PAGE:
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J. Clin. Med. 2014, 3(4), 1466-1489; doi:10.3390/jcm3041466

Targeted Therapy of FLT3 in Treatment of AML—Current Status and Future Directions

1
Center for Cancer Biomarkers CCBIO, Department of Clinical Science, University of Bergen, Bergen N-5020, Norway
2
Department of Internal Medicine, Hematology Section, Haukeland University Hospital, Bergen N-5021, Norway
*
Author to whom correspondence should be addressed.
Received: 21 September 2014 / Revised: 27 November 2014 / Accepted: 28 November 2014 / Published: 15 December 2014
(This article belongs to the Special Issue AML in the Molecular Age: From Biology to Clinical Management)
View Full-Text   |   Download PDF [203 KB, uploaded 15 December 2014]

Abstract

Internal tandem duplications (ITDs) of the gene encoding the Fms-Like Tyrosine kinase-3 (FLT3) receptor are present in approximately 25% of patients with acute myeloid leukemia (AML). The mutation is associated with poor prognosis, and the aberrant protein product has been hypothesized as an attractive therapeutic target. Various tyrosine kinase inhibitors (TKIs) have been developed targeting FLT3, but in spite of initial optimism the first generation TKIs tested in clinical studies generally induce only partial and transient hematological responses. The limited treatment efficacy generally observed may be explained by numerous factors; extensively pretreated and high risk cohorts, suboptimal pharmacodynamic and pharmacokinetic properties of the compounds, acquired TKI resistance, or the possible fact that inhibition of mutated FLT3 alone is not sufficient to avoid disease progression. The second-generation agent quizartinb is showing promising outcomes and seems better tolerated and with less toxic effects than traditional chemotherapeutic agents. Therefore, new generations of TKIs might be feasible for use in combination therapy or in a salvage setting in selected patients. Here, we sum up experiences so far, and we discuss the future outlook of targeting dysregulated FLT3 signaling in the treatment of AML. View Full-Text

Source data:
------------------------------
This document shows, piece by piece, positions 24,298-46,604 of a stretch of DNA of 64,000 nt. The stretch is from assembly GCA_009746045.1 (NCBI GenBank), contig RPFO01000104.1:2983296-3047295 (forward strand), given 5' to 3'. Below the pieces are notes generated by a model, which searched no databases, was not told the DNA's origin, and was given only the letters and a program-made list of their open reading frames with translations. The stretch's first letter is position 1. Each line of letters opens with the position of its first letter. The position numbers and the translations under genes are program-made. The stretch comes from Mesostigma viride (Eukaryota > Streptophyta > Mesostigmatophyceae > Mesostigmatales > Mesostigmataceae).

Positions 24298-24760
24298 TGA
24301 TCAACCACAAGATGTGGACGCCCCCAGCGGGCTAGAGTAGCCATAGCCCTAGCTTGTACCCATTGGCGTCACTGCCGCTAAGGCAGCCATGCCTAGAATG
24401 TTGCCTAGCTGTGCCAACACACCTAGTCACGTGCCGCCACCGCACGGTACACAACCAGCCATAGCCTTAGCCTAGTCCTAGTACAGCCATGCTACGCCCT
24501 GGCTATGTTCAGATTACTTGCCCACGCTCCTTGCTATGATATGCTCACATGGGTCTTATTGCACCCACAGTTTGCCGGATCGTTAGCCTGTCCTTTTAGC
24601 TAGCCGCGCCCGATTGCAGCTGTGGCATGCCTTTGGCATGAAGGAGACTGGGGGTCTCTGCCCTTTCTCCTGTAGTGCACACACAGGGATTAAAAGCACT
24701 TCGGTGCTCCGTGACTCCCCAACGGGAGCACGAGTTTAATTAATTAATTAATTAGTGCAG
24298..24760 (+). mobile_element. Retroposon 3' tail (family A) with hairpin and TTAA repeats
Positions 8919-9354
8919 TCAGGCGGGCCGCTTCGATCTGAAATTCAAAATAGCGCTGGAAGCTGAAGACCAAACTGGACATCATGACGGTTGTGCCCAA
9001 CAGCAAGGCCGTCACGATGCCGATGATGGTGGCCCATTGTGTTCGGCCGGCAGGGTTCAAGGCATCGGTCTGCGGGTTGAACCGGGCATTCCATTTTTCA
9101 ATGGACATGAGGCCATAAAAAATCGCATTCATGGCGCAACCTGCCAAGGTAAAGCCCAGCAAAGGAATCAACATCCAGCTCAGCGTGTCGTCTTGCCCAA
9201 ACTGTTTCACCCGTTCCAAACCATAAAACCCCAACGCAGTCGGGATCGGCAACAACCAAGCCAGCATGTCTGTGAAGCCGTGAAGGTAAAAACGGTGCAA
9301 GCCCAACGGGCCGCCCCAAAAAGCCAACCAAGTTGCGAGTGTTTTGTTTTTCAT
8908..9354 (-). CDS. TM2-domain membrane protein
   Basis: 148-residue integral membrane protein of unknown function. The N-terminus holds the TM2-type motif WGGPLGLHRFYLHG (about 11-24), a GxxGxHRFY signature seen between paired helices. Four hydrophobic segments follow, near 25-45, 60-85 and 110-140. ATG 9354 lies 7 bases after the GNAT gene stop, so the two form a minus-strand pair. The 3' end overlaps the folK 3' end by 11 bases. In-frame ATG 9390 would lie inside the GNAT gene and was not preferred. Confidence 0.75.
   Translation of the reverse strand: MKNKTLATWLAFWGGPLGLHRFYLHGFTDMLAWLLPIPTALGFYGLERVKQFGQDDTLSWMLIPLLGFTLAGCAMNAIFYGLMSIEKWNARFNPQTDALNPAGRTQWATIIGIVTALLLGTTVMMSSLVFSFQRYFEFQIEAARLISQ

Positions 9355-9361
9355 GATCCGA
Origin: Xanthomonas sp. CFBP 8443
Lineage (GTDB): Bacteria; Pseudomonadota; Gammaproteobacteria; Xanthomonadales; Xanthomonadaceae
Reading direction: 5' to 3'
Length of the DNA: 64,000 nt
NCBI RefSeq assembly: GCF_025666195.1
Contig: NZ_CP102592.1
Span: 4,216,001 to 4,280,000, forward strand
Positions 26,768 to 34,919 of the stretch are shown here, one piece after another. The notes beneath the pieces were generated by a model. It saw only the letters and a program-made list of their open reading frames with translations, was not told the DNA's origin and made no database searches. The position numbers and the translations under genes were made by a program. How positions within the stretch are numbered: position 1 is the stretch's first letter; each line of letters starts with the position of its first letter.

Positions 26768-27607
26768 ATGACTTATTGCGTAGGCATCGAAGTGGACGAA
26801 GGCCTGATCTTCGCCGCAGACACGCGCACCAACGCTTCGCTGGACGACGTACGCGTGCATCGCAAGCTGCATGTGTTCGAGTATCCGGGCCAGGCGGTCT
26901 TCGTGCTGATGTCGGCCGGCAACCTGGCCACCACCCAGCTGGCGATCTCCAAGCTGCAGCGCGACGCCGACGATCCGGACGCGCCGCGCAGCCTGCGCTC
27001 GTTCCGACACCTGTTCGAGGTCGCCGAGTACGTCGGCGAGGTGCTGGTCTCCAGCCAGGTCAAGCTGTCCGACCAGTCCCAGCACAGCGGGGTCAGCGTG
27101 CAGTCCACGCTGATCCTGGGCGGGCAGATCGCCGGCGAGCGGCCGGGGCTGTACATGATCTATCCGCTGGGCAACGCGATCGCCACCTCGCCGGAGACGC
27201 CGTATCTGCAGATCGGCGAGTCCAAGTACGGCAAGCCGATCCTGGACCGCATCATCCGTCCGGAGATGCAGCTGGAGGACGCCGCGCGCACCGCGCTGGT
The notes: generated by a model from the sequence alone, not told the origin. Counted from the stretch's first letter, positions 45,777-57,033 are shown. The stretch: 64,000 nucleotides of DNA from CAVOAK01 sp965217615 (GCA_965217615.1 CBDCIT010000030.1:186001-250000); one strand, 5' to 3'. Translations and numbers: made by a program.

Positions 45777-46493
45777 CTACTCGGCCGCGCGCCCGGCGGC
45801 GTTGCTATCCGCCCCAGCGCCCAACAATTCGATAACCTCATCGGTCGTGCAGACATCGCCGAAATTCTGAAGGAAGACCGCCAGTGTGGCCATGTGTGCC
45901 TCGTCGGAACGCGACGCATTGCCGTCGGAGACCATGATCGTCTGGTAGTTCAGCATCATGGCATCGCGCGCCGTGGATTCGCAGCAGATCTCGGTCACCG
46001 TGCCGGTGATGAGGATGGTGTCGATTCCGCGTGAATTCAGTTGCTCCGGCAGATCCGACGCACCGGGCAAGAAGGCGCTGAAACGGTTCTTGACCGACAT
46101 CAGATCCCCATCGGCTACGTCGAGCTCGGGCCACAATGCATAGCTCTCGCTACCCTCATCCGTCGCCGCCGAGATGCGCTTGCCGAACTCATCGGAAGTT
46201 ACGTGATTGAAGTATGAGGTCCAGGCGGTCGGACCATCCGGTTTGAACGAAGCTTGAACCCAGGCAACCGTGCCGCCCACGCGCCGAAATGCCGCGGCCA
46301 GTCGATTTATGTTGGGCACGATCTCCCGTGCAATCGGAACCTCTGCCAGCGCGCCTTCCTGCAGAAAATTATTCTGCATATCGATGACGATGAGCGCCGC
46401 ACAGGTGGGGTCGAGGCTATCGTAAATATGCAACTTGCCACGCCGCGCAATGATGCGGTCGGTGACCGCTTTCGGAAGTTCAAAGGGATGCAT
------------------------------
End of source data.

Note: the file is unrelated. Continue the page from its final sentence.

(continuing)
Keywords: acute myeloid leukemia; FLT3; tyrosine kinase inhibitors; clinical trials acute myeloid leukemia; FLT3; tyrosine kinase inhibitors; clinical trials
This is an open access article distributed under the Creative Commons Attribution License which permits unrestricted use, distribution, and reproduction in any medium, provided the original work is properly cited. (CC BY 4.0).

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MDPI and ACS Style

Engen, C.B.N.; Wergeland, L.; Skavland, J.; Gjertsen, B.T. Targeted Therapy of FLT3 in Treatment of AML—Current Status and Future Directions. J. Clin. Med. 2014, 3, 1466-1489.

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